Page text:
Quaker, alumnus, parent, and as of July 1, 2017, Assistant Head of School, Seth Phillips ’81 made the observation that he started Kindergarten at BFS one year shy of a half-century ago. “Besides my parents, my time at Brooklyn Friends School had the biggest influence on who I am today,” this BFS ‘lifer’ said. “It helped shape my values. It aided my decision to become an educator and my choice to work for the ‘greater good’ in public schools. When I became a principal, I aspired to give my students the same kind of education I received at BFS.”
He went on: “It is nice to come full circle. I look forward to working to make this school the best possible place for the children who are here now and the ones that are coming in the future.
Seth’s longtime connection to the school is such that he is familiar with all of the facilities. “I started in Kindergarten in the Schermerhorn building. Then I went to second and third grade at the old Montague Street site,” he said. He missed one year when his family was on sabbatical, then returned to BFS in fifth grade at the Pearl Street building, where he now has a first floor office right across from Head of School Larry Weiss.
There are even more associations between Seth and BFS. “I’ve been on the Horizons board for several years. My father was head of the board of trustees as a Quaker, so I had that connection too,” he said. Seth and his wife Emily are parents to three school-age children – a daughter and son at BFS and another son at nearby Mary McDowell Friends School.
But perhaps his fondest link to the school is his own time as a student here. In an interview during his first month on the job, Seth reminisced about his days as an Upper School student. “I’ve been a receptionist, I’ve run the elevators, and I’ve painted walls and ceilings. I was a student, but I did some real work. That was back when they let students do those things,” he quipped. His brothers Ian and Jason also graduated from BFS in 1978 and 1984, respectively.
After graduation, Seth went on to Haverford College, the private liberal arts college founded by Orthodox Quakers in the 19th century. “I went in as a math-science person and left as a history major,” he said. “I became an educator by following the path of least resistance.” He elaborated: “I’d been a counselor at a Quaker summer camp where lots of BFS kids were in attendance —Camp Onus in Bucks County, Pennsylvania.”
After graduating from Haverford, Seth went to Fordham University — where his father was a professor of social work — to earn an MS in Education. His first job as an educator was at PS 192 in Washington Heights, where he taught first and second grade for nine years. He later took a union job, training teachers in the Bronx at CS 47. He then taught at PS 27 in Red Hook for three years. “There were 250 to 400 students but it felt like far more. It was one of the toughest schools I worked in,” he recalled.
While teaching at PS 27, he also studied to obtain another advanced degree, a Certificate in Supervision, from City College of New York. Afterwards he became the assistant principal at PS 94 in Sunset Park. “There were 1400 kids in one building. It was so well-run that it felt small.”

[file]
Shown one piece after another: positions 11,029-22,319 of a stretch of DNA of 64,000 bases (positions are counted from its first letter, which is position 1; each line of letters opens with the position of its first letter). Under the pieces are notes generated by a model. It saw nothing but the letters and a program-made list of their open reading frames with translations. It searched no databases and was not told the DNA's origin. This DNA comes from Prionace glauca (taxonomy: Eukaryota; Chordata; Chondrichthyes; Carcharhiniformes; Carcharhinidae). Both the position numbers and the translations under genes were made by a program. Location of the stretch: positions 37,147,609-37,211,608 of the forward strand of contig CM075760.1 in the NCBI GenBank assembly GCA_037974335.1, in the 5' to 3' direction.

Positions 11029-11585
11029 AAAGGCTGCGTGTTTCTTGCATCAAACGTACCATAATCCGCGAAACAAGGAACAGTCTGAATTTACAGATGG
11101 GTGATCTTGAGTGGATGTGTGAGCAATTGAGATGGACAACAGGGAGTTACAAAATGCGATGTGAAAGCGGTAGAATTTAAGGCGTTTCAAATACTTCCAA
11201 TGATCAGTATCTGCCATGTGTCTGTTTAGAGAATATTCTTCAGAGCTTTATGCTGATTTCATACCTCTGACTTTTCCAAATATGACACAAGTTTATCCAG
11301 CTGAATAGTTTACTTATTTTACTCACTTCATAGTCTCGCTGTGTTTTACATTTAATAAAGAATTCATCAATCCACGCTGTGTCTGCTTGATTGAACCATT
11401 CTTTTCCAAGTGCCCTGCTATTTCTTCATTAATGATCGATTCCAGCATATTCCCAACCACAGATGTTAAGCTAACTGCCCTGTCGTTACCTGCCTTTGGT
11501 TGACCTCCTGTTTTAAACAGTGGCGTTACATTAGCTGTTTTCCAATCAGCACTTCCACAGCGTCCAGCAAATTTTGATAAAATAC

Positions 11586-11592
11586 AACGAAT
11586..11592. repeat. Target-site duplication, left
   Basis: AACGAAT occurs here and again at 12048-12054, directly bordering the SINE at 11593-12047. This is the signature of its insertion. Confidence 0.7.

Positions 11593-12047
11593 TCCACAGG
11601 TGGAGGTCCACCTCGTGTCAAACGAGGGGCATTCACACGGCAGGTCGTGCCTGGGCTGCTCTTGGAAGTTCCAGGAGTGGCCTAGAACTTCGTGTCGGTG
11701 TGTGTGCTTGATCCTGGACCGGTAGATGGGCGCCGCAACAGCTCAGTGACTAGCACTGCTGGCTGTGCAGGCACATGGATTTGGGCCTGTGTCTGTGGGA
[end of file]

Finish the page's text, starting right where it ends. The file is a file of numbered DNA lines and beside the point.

After three years, in 2003, Seth was appointed by now NYC Chancellor Carmen Farina as the principal at PS 8 in Brooklyn Heights, where he stayed — and the school thrived under his tenure — for 14 years. “I was very happy there and felt very successful. We went from 260 to 900 kids. We grew about 300 percent,” he said with pride. “It was a wonderful place to work. It was nice to have an impact on something that would improve your own neighborhood. I can’t think of anything more meaningful.”
PS 8 also held a personal appeal because he had grown up in the neighborhood. “I had gone to summer camp there,” he said. Also, fellow BFS alum Chris Matus had gone to PS 8 through fourth grade before changing to BFS, and was the best man at Seth’s wedding. Seth also served as best man at another former PS 8 student and BFS alum’s wedding. “Why now has he come to an independent school? “I always knew that I was more likely to come back to Quaker schools, so I wanted to get out of my comfort zone,” he recalled. “It was really good for me. BFS is like a bubble. Getting outside that bubble was an eye-opening experience.” Now he feels equipped to bring some of that experience back home.
As Assistant Head of School, Seth is officially in charge of all non-instructional areas, from Athletics, Enrollment and Technology, to Advancement, Communications, Auxiliary Programs, Health Services, and Security. “But at a place like this, everything overlaps. I am very happy that I am not the Head, having been one for 14 years,” he said in mock exhaustion. “There is a wear and tear on you as the top person.”
Will his own children keep the family tradition and pursue careers in education? “I’m trying to steer them away from that,” he joked. But his eldest was a counselor at Camp Onus this summer, where Seth worked as a teenager, and she took a leadership class at another camp recently, so who knows?